Updated on May 4, 2020. Medical content reviewed by Dr. Joseph Rosado, MD, M.B.A, Chief Medical Officer
In 2012, Colorado voters approved a measure that would legalize possession of cannabis for non-medical purposes. However, patients who qualify for medical cannabis use can possess more weed than non-medical users. But while medical marijuana penalties in Colorado are extremely lenient, those who violate the law can face very harsh punishment.
Whereas non-medical cannabis users can legally possess one ounce of pot, patients who qualify under the state’s medical marijuana program are legally entitled to possess double that amount. Qualifying conditions include cancer, chronic pain, glaucoma, chronic disorders affecting the nervous system, nausea, seizures and others.
Medical marijuana patients are allowed to cultivate no more than six cannabis plants, and no more than three of them can be mature at one time. There are several dispensaries in operation throughout the state, which has helped Colorado see revenues of nearly $1 billion in sales per year.
Caregivers for medical marijuana patients in Colorado can be anyone who is 18 years of age or older, and someone other than the physician or parent of the patient. State law allows only one primary caregiver per patient at any one time, and caregivers can have a maximum of five patients.
While Colorado residents can legally possess up to an ounce of weed without being arrested, people may be subject to receiving a fine for use in public. Discretion is required no matter where you may be in the state.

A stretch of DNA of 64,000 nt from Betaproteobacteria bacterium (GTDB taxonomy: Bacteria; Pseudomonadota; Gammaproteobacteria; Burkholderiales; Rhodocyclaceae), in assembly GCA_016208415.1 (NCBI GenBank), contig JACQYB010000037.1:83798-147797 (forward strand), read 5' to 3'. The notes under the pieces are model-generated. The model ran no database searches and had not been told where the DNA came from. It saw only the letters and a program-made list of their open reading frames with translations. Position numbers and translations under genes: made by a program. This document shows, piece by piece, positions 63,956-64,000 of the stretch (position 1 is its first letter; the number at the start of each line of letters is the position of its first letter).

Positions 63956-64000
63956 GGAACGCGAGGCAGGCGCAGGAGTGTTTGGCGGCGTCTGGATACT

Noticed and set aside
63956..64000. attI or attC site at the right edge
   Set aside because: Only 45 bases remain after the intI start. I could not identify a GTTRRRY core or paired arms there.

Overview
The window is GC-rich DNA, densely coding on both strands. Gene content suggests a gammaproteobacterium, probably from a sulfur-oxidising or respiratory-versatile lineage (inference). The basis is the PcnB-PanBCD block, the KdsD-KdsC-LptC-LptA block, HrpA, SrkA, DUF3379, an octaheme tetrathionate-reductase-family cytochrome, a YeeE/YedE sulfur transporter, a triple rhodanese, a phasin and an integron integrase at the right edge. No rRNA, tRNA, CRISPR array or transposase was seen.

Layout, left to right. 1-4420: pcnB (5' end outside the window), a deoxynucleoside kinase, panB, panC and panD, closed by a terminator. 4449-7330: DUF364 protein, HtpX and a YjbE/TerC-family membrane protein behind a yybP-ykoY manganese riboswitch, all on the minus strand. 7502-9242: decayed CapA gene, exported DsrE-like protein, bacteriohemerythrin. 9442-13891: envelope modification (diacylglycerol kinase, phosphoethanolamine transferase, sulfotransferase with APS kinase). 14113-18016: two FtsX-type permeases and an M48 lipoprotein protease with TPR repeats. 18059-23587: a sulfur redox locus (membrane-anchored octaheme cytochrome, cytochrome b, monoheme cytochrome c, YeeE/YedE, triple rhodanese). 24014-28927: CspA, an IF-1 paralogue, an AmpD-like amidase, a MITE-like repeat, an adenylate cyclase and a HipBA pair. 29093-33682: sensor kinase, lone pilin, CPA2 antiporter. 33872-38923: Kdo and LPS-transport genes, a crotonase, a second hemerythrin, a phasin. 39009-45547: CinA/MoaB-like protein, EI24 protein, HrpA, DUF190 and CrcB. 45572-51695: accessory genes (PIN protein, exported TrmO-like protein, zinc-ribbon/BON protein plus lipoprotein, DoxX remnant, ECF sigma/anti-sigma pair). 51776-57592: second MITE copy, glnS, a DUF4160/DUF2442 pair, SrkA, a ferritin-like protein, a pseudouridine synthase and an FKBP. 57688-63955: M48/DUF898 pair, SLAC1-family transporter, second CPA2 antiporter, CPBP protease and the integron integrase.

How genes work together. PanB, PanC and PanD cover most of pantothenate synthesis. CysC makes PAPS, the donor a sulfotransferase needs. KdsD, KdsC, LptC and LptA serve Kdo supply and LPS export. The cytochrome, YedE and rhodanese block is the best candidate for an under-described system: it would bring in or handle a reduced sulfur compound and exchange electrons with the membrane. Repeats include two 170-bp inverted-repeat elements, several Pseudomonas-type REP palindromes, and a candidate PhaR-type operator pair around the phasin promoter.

Colorado medical marijuana penalties, as well as non-medical penalties, for open use call for a $100 fine. There are some public places in the state, namely cannabis clubs, where smoking is allowed. However, for the most part, the law calls for discretion when it comes to public consumption. Law enforcement authorities in many cities cite people using in public in a similar manner to walking around in public with an open container of beer or another type of alcoholic drink.
But the penalties get a great deal harsher for possession of more than the legal limit. For example, someone convicted of between two and six ounces could spend as long as a year in jail and pay a fine of as much as $700. Possession of six to 12 ounces is punishable by up to a year and a half in prison and a maximum fine of $5,000. Anyone convicted of possessing more than 12 ounces of weed will face felony punishments of up to two years in prison and a fine of as much as $100,000.
Colorado also has a driving under the influence law that applies to cannabis. Police can require drivers to pull over and can arrest them if they appear to be operating a vehicle while stoned. The penalty will depend on the level at which the driver was impaired at the time of arrest. Penalties for a first offense range from up to six months in jail and a maximum fine of $500 to up to a year in jail and a fine of up to $1,000.
If you’re looking for a marijuana doctor in Colorado, MarijuanaDoctors.com has a complete database. Look for a marijuana doctor who can help you obtain the medical marijuana you need, and stay apprised of Colorado marijuana laws, too.